Look at the advertisement above. What is this advertisement selling? What makes it so eye catching and appealing? How do the advertisers use colors and the cute characters to appeal to you? And finally, what is the advertisement selling?
This process of looking at advertisements is called “media literacy.” Media literacy is “being able to evaluate and understand advertising.” Prevention staff are educating youth about underage gambling and teaching them to recognize and understand advertising strategies that target young people. Through media literacy, we ask youth to think about advertisements, how companies use advertisements to catch their attention, and what promises advertisers make about their products.
Media literacy training is just one part of a “You(th) Decide” grant that Cortland Prevention Resources (CPR) has received from the New York Council on Problem Gambling to address concerns related to underage gambling. You(th) Decide NY was developed to empower teenaged youth to learn about the dangers of underage gambling and to share that knowledge with their peers, parents and communities.
Other parts of the program include youth led efforts to have community leaders sign resolutions stating their support for gambling free youth and family events and doing outreach about the issues of problem gambling and underage gambling. CPR has recruited ten youth peers who have created a presentation for community leaders, recruited community leaders to sign resolutions, and talked to community leaders about issues related to underage gambling.
So how can our community support efforts to reduce underage gambling?
Before further delving into the explanation for this question, as adults, we first need to be acquainted with the whole gambling concept. If we ourselves have a clear insight into the topic, we can better explain to teens and youth how they can reduce their gambling lifestyle. Owning a responsible gambling guide can help provide more clarity in this matter. We know that 7% of youth are already at risk of developing or are already having a problem with gambling. Youth experiencing underage gambling are at risk for engaging in theft, becoming anxious or depressed, and having an elevated risk of suicide. Using the appropriate platforms is one approach to prevent all of these issues. Reliable and secure online casinos, perhaps like jackpoty? It is critical that both children and adults are aware of the sites that may be utilized lawfully, whether they are betting or depositing money for gaming.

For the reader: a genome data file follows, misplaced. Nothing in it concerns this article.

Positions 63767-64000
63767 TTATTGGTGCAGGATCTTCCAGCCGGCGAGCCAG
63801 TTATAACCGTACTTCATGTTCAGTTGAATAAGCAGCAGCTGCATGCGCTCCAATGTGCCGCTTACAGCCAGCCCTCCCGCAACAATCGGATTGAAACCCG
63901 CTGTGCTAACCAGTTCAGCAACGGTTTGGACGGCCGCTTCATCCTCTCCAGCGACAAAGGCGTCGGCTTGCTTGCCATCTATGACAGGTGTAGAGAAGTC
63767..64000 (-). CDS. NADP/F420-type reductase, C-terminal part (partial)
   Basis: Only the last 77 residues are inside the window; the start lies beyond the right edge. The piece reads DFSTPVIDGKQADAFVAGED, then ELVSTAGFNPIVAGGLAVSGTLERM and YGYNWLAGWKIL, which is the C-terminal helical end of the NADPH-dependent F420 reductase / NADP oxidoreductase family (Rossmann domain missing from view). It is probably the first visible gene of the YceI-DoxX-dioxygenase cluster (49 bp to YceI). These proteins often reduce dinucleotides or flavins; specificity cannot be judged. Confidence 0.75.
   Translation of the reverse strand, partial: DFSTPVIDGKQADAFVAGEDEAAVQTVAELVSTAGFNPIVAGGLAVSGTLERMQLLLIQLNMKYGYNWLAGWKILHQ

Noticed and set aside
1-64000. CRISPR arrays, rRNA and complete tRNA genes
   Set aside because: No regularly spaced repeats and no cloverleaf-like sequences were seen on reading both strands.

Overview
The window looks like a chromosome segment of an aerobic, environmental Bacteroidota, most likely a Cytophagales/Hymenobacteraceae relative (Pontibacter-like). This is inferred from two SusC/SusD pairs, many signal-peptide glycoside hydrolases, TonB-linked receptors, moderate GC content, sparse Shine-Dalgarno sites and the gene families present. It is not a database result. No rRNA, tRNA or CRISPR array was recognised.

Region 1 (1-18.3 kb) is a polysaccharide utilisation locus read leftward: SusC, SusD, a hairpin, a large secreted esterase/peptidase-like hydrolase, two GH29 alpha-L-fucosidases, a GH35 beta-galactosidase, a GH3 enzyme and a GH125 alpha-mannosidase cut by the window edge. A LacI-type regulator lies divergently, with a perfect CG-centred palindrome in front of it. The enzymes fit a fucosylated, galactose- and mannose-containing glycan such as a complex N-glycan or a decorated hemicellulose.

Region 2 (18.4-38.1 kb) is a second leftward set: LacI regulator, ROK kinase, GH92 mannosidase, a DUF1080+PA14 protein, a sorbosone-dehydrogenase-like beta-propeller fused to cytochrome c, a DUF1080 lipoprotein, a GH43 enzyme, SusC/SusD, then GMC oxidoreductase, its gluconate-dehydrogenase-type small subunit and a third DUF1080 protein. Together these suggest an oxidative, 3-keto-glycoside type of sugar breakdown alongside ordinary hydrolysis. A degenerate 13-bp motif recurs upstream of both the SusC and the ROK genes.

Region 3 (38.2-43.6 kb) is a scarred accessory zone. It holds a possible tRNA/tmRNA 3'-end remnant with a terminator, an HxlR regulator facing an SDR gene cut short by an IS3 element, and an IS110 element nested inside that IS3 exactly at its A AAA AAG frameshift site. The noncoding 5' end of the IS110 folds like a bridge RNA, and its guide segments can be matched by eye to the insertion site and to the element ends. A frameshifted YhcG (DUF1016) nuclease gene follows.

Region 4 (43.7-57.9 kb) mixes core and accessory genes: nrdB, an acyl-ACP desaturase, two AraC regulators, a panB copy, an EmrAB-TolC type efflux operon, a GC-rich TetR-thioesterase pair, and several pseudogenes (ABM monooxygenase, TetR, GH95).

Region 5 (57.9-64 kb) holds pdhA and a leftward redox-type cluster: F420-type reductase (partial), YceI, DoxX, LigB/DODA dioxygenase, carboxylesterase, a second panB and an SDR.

Boku Casino is an example of such a platform. There are many benefits of using a Boku casino. One of them allows you to deposit money into your casino account in minutes without having to share your eWallet, personal, or credit/debit card information over the internet.
Second, we also know that one of the contributing factors to underage gambling is being exposed to gambling including scratch-off tickets given as gifts, going to bingo or other gambling events with family members, and sports betting. When they come across sites (like https://www.ibetnetwork.com/mobile-casino-bonuses/, for example) and online platforms promoting eye-catching offers, people are bound to invest their time in checking them out or even opting for those offers. It’s basic human intuitiveness. However, by limiting exposure to these situations, we can reduce the risk of underage gambling. It is thus of utmost importance that they have adequate information about how gambling and sports betting. Be it through articles, guides and other related resources that provide such information about sports betting tennessee and other states, they must be made aware of all aspects of gambling and its consequences – be it good or bad.
We know that problem gambling is preventable and that our community can prevent underage gambling! There is hope.
Are you interested in learning more about underage gambling or our media literacy program? Are you concerned about a young person in your life? Are you a community leader that would like to sign a resolution showing your support for this program? Please contact Cortland Prevention Resources or call (607) 756-8970 ext 252.